FEATURED: Why Are Black People Obsessed With The Bible That Was Used To Enslave ...

07.11.2008 Elections

Our commitment to women is not rhetoric - CPP

Our commitment to women is not rhetoric - CPP

Dr Abu Sakara, the running mate of the Convention People's Party (CPP) presidential candidate, on Thursday said the party's commitment to improving the lives of women must not be seen as rhetoric to score political points.

Instead, he said, the party was committed to real improvement in the living standards of women in all aspects of national life.

“A CPP government will ensure a paradigm shift and give men and women equal opportunity as these relationships are essential for attainment of the economic development goals,” Dr Sakara said.

Dr Sakara was speaking at a Vice Presidential Dialogue, dubbed: “Women's Dialogue on Elections 2008 in Accra on Thursday.

The Dialogue was organised by Women in Law and Development in Africa as a platform for gender activists to interact with the running mates of five political parties' presidential candidates.

They are Dr Mahamudu Bawumia of the New Patriotic Party (NPP), Mr John Dramani Mahama of the National Democratic Congress (NDC); Dr Abu Sakara Foster of the Convention Peoples Party (CPP), Ms Petra Maria Amegashie of the Peoples National Convention (PNC) and Ms Patience Ameku of the Democratic Freedom Party (DFP).

Dr Sakara said a CPP government would as a first step deal with the root causes of discrimination against women and use affirmative action policies of women to solve the problem of discrimination.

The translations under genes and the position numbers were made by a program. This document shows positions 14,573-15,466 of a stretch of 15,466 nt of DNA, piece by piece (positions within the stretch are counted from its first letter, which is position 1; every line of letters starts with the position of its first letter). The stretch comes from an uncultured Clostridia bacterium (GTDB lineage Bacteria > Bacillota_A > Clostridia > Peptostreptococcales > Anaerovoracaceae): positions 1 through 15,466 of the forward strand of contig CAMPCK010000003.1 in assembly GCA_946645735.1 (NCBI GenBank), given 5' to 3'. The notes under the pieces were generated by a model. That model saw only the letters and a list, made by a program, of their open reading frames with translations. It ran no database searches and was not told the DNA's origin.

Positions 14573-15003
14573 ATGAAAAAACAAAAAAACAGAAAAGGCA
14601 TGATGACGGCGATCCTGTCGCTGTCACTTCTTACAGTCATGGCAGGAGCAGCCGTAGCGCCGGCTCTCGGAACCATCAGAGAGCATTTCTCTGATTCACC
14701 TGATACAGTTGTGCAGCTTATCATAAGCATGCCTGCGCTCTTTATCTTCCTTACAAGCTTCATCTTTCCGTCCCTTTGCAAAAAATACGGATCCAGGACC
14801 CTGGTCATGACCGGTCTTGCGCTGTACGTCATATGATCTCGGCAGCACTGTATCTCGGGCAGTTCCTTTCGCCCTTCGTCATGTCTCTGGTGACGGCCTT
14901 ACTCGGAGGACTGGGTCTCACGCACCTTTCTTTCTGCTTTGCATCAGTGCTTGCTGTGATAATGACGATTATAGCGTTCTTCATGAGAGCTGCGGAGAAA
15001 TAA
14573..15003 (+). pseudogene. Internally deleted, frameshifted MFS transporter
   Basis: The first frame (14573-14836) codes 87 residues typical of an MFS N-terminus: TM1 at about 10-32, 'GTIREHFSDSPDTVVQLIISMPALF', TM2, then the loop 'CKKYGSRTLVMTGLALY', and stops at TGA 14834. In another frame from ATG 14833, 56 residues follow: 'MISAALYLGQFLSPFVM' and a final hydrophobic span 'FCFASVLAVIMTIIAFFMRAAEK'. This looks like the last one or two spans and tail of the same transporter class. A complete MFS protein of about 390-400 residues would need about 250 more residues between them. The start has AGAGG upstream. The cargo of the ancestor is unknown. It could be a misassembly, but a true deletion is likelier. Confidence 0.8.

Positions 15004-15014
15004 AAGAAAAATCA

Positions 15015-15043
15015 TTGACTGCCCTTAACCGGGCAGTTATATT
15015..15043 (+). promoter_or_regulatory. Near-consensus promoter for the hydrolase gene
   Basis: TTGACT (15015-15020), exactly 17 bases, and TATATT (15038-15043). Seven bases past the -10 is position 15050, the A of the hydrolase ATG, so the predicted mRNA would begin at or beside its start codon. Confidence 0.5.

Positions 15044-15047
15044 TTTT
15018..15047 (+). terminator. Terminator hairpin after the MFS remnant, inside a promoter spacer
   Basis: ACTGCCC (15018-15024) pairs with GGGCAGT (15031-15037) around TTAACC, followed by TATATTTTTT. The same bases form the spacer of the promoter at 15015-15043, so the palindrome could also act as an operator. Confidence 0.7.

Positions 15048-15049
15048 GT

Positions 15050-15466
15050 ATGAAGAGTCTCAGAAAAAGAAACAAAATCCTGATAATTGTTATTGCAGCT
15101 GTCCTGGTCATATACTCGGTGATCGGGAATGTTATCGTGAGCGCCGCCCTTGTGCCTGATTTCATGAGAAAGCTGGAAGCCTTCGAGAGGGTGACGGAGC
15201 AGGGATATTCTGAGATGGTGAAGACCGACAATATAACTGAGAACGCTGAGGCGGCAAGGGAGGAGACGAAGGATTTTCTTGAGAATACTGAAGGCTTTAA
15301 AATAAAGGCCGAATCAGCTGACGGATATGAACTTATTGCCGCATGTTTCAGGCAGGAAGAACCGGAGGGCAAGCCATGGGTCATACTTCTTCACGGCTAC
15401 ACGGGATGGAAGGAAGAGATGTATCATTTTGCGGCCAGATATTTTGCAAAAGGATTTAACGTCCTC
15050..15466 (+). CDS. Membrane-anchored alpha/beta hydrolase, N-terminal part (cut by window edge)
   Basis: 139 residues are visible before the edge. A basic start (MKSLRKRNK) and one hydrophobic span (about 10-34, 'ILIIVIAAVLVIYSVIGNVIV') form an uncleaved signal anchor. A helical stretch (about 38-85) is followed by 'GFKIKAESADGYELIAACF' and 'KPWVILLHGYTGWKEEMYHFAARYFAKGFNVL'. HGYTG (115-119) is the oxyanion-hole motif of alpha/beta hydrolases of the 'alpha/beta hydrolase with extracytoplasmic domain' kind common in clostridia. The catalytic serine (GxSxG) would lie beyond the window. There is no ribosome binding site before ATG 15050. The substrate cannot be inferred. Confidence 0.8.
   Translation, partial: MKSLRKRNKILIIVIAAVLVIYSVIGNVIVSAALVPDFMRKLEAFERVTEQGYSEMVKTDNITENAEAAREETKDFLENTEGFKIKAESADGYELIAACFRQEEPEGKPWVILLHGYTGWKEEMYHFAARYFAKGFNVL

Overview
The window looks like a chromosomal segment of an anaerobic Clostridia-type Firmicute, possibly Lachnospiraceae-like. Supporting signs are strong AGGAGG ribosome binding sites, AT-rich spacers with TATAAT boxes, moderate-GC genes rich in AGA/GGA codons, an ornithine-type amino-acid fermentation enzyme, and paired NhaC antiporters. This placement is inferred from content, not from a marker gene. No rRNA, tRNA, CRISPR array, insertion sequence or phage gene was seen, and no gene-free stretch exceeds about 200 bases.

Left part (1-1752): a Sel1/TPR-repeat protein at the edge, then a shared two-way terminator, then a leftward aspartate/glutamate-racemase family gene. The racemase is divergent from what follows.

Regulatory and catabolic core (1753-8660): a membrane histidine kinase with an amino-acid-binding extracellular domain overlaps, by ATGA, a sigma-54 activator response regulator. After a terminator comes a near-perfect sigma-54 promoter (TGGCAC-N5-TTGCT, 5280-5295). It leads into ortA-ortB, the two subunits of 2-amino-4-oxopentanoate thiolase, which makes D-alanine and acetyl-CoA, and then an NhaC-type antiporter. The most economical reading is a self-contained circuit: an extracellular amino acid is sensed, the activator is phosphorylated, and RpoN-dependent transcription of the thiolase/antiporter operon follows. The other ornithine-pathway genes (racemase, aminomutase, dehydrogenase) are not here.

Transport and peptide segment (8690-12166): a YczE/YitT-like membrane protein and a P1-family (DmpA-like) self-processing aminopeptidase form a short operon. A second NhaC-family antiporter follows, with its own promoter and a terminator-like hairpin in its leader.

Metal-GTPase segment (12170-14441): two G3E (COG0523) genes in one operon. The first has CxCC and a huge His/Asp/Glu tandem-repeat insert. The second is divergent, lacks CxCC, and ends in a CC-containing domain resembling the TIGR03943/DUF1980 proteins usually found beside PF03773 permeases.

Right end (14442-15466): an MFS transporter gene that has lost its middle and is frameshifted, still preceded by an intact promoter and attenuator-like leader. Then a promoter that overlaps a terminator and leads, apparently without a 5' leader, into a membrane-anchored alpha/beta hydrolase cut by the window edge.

He said there would be deliberate and conscious effort to ensure that the ratio between boys and girls enrolment was bridged through compulsory and continuous education.

The party will also mainstream gender into programmes to stop the exploitation of women.

On crime, he said, a CPP government would promote public education on the social cost of crime and encourage the public through rewards schemes to report crimes.

Efforts would also be placed on preventive measures to avoid petty crimes and to engage penal reforms through the introduction of vocational training to enable inmates to become useful citizens once they leave the walls of the prison.

Dr Sakara said the widening gap between the rich and the poor in society must also be bridged to stem violent crimes.

Responding to questions on economic empowerment of women, poverty reduction and access to micro credit, Dr Sakara said a CPP led government would use the rural banks to advance micro-credit to women.